More Boeing 787 Woes as Qantas Drops Order

Three years ago, Airbus looked like a fumbling laggard. While Boeing racked up order after order for the 787 Dreamliner, its European rival had to go back to the drawing board twice, before settling, in mid-2006, on a competing design that airlines wanted to buy.

But in hindsight, that delay may have been a stroke of good luck for Airbus and its forthcoming A350 aircraft.

Boeing (BA) has seen a raft of 787 orders evaporate in the past few months, as financially strapped airlines have canceled more than 70 orders and deferred dozens more. The latest blow came on June 26, when Australia's Qantas announced it was canceling an order for 15 of the planes and putting off delivery of 15 others from 2010 until 2013. "The operating environment for the world's airlines has clearly changed dramatically" since Qantas (QAN.AX) initially placed its order in 2005, CEO Alan Joyce said in a statement.

Airbus (EAD.PA) has been spared that scenario because the A350 isn't scheduled to enter service until 2013, when most analysts figure the aviation business will be well on its way to recovery.

The lag has also given Airbus time to study missteps made by Boeing on the 787—and there have been plenty. Already two years behind schedule because of supply-chain glitches, the Dreamliner suffered another delay on June 23, when Boeing said a planned initial test flight had to be scrapped after structural weakness was detected in a fuselage section.

Trying Not to Repeat A380 Mistakes

Most worrisome for Boeing, its European rival used the extra time to rethink the A350's competitive positioning. Early designs would have seated 250 to 300 passengers, roughly the same capacity as the three planned versions of the Boeing plane. But the design that Airbus eventually settled on, known as the A350 XWB, or Extra Wide Body, is bigger. It now competes directly against only the largest of the three Dreamliner versions, the so-called 787-1000. And it takes direct aim at one of Boeing's most profitable planes, the 777. Sales of the 777, which entered service in 1995, have slowed since Airbus began marketing the A350. Boeing officials acknowledged at the Paris Air Show this month that they might need to revamp or even replace the 777—a costly proposition, especially when Boeing has no revenues coming in from the Dreamliner.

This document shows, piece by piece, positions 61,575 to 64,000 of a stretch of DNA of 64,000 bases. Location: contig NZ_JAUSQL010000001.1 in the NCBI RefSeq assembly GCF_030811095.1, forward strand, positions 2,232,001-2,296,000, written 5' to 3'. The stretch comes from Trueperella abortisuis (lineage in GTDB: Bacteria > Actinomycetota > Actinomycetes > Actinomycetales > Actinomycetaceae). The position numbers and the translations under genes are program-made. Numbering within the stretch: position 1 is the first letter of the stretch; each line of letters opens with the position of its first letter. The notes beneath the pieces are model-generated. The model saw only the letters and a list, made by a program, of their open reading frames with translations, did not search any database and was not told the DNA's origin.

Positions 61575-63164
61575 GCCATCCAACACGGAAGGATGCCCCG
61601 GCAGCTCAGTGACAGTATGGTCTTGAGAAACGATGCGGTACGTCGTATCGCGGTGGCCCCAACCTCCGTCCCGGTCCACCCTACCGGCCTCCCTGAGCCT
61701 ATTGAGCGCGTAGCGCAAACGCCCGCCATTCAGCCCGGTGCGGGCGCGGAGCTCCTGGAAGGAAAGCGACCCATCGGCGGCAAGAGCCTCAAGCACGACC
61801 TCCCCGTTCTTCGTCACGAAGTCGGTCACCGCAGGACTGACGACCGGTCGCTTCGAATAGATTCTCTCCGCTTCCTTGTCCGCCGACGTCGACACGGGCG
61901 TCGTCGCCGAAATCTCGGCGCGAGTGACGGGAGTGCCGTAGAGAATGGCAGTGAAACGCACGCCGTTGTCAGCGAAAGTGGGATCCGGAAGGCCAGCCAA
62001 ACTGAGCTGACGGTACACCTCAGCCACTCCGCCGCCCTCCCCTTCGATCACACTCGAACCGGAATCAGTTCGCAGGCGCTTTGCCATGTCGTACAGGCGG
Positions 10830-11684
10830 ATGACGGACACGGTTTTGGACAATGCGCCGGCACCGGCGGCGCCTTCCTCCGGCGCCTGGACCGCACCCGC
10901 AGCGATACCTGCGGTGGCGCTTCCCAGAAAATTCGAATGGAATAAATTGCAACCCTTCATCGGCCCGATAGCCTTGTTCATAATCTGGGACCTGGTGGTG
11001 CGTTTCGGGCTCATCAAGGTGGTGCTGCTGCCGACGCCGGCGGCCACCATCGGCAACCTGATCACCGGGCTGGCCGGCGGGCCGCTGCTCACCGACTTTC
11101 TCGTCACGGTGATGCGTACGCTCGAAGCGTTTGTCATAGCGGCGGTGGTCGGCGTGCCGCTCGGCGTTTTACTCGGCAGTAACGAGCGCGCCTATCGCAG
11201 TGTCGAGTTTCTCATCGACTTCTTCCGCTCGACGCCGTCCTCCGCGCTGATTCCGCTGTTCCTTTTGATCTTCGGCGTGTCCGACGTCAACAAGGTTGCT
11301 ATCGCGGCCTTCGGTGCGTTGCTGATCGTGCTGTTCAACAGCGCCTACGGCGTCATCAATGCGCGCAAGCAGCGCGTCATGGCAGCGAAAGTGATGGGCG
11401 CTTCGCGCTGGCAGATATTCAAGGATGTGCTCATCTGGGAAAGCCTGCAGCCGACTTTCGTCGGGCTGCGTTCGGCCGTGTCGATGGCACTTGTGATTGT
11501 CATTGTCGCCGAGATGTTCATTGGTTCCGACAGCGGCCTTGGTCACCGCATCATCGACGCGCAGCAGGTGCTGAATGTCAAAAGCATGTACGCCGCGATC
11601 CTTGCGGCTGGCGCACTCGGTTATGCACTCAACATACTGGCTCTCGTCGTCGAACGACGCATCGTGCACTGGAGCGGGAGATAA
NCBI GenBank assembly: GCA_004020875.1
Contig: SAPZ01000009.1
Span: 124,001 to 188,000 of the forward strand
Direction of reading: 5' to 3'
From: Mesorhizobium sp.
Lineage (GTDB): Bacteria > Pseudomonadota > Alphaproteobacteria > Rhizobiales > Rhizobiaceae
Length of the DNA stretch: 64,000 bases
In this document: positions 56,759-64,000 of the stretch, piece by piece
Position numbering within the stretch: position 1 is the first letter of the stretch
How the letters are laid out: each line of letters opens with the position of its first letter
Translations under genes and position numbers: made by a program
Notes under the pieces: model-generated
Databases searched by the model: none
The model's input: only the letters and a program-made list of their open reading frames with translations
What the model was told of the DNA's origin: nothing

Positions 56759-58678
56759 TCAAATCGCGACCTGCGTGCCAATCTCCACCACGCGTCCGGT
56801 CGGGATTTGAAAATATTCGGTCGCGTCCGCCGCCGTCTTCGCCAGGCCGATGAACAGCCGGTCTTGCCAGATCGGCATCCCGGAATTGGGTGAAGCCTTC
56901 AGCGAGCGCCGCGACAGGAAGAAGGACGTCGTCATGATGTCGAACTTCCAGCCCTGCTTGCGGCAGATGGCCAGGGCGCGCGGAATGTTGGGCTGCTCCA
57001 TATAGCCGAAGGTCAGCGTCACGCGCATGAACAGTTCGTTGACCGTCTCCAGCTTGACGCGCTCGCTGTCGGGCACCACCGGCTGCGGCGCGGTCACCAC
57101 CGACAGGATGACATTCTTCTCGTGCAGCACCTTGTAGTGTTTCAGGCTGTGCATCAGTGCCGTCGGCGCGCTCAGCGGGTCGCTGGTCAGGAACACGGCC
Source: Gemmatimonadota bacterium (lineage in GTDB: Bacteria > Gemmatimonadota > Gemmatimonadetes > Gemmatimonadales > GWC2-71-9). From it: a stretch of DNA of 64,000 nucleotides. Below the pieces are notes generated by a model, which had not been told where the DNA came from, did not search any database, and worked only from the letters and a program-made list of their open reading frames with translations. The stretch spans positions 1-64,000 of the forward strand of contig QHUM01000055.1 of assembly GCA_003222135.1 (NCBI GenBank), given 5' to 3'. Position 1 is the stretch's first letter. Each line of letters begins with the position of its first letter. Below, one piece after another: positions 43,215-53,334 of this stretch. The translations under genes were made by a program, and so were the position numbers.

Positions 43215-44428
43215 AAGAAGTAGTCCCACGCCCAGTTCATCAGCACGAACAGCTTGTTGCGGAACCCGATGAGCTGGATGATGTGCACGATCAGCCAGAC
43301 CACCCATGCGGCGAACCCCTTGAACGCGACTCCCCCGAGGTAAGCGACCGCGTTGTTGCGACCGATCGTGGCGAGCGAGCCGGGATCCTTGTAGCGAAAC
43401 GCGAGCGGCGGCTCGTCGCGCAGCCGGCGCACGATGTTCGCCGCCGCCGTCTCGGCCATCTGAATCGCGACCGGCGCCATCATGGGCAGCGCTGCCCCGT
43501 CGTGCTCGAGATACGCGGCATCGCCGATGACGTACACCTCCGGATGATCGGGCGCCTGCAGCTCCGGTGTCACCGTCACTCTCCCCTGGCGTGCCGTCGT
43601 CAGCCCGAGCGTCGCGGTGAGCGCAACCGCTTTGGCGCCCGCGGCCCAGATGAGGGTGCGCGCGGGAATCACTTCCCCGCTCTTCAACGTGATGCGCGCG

Of course, Airbus could still blow its advantage by messing up on the A350. Just look at the two-year delay on its A380 mega-jet, a monumental and easily avoidable blunder resulting from incompatible software in its French and German design centers.

But Airbus is moving cautiously this time. Like the 787, the new Airbus plane will be built mainly of lightweight, plastic-based composites. However, while the 787 features a new fuselage design, with barrel-shaped sections fastened together, Airbus is sticking with the more traditional method of attaching composite panels to a frame.

Bob Smith, vice-president for advanced technology at Honeywell (HON), the biggest contractor on the A350, says the Airbus plane has a "lower risk profile" than the 787. Smith reckons the A350 will be slightly less fuel-efficient than the Boeing plane, but that Airbus will price it at a slight discount to the comparable 787 model.

Can Boeing regain its footing after the recent stumbles? "Despite the issues with the development program, we expect the 787 to still be a highly attractive airplane for airline customers," says Douglas Harned, an aerospace analyst with Sanford C. Bernstein in New York. "But ongoing delays open opportunities for Airbus and are likely to degrade program profitability."

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